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International Space Station Imagery
Moselle River Gorge, Germany
high res (1.0 M) low res (64 K)
ISS016-E-030127 (17 Feb. 2008) --- Moselle River Gorge, Germany is featured in this image photographed by an Expedition 16 crewmember on the International Space Station. The Moselle (Mosel in German) is the best known of the thirteen German wine-growing regions. The beautiful scenery of this part of the Moselle makes it a popular tourist destination. The white Riesling grape in particular produces some of the best wines in this cool region of northern Europe. Riesling vines represent almost 60 per cent of the vineyards in the Middle Moselle valley shown here. This detailed image (width represents a distance of only 14.5 kilometers) shows the winding Moselle River flowing north (left to right). The river has cut a gorge more than 300 meters deep in places into a relatively flat plateau (covered mainly in dark green forests, with some large agricultural fields). Because this is one of the coolest places in Europe where vines grow, the warmer valley microclimates below the exposed and higher plateau are key to growing vines. Within the narrow and very steep valley, those slopes which face south and west are best for grapes. The north-facing slopes not only receive less direct sunshine, but the deep shadows of the canyon walls fall on them sooner in the day--note shadows on the canyon wall opposite Kroev and elsewhere where they make the river difficult to see. The vine-covered slopes, with very small plot sizes, appear as light grays and light greens along most of the gorge slopes. In this view, slopes around the villages of Kroev, Kuess, and Maring enjoy the best south-facing aspect. Solar energy for vine growth is so limited that even the reflected light from the river surface is known to help the vines--an effect that again favors mainly south-facing slopes. The landscape character has also affected wine prices. Less favored slopes have been planted with hardier grapes of lower quality. This in turn has sometimes reduced prices somewhat for all Moselle wines. The slopes are so steep that mechanical means cannot be used to harvest the grapes. The village of Bremm just outside the picture top right, has the steepest documented vineyard in the world, with vines growing on a 65-degree slope. Manual handling is thus very important for the industry, and unfortunately the Moselle region leads in fatal accidents. Safety for farm workers is thus a major priority for wine growers.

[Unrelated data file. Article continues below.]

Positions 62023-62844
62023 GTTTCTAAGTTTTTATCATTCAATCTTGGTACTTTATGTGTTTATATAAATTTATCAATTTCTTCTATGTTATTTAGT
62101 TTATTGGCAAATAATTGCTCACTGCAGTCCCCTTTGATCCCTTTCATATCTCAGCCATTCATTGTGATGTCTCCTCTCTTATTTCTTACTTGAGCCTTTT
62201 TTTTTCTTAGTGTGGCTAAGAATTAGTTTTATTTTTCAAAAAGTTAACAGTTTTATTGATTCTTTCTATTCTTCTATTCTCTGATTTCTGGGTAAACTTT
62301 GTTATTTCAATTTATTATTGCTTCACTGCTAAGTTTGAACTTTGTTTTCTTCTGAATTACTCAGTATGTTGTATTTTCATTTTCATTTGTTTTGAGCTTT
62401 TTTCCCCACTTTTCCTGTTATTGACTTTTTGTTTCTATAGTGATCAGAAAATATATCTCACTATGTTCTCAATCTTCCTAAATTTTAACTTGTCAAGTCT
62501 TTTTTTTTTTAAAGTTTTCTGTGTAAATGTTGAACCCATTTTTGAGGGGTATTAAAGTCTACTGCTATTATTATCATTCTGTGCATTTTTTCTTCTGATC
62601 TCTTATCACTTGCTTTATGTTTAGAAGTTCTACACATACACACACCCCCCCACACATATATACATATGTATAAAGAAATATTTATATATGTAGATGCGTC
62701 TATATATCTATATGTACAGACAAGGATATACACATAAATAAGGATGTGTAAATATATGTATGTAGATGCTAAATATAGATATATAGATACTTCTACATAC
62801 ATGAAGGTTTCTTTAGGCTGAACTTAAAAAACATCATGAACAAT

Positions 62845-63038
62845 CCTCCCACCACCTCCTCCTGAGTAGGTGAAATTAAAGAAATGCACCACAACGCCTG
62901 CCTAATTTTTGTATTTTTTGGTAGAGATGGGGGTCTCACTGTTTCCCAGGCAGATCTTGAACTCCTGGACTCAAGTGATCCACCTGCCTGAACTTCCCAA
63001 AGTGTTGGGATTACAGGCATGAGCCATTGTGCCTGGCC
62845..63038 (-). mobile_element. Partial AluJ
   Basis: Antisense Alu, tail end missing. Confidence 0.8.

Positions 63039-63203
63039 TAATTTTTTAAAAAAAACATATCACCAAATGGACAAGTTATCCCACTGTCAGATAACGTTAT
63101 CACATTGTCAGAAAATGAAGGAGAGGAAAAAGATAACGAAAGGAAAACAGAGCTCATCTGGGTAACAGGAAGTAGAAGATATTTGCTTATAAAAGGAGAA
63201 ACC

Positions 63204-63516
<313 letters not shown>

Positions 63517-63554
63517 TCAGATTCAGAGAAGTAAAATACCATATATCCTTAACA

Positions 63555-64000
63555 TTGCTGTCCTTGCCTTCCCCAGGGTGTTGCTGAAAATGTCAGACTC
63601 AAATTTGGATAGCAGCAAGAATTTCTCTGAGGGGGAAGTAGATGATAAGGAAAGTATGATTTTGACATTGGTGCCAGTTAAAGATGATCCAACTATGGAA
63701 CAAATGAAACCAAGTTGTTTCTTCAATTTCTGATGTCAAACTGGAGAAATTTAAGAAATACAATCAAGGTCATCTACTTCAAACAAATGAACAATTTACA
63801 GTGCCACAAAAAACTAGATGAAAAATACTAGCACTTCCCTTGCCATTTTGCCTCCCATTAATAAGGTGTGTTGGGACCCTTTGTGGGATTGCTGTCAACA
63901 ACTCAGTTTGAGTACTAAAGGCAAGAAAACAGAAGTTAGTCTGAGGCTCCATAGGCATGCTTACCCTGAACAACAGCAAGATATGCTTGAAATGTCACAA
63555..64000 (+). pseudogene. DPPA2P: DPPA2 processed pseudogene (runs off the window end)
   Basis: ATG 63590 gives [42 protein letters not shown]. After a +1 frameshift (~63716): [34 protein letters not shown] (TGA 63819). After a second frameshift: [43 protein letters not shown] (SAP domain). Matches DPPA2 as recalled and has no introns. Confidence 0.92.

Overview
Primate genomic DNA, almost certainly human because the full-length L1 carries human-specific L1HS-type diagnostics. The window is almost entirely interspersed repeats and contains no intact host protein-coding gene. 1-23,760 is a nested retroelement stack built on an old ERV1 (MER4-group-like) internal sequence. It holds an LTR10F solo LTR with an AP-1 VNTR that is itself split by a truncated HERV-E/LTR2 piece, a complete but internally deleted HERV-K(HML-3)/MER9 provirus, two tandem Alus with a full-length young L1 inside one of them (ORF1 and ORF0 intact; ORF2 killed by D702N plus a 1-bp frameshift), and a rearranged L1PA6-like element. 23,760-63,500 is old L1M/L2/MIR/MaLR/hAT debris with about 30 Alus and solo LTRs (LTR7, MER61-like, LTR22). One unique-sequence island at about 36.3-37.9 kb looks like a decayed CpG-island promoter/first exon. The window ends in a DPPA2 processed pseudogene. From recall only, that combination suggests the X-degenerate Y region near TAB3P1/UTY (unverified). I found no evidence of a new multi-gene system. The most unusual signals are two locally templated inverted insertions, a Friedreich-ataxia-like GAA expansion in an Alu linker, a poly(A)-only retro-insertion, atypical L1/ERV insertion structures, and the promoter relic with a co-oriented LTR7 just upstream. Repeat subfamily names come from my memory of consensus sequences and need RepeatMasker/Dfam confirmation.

Curator: JSC PAO Web Team | Responsible NASA Official: Amiko Kauderer | Updated: 10/30/2012
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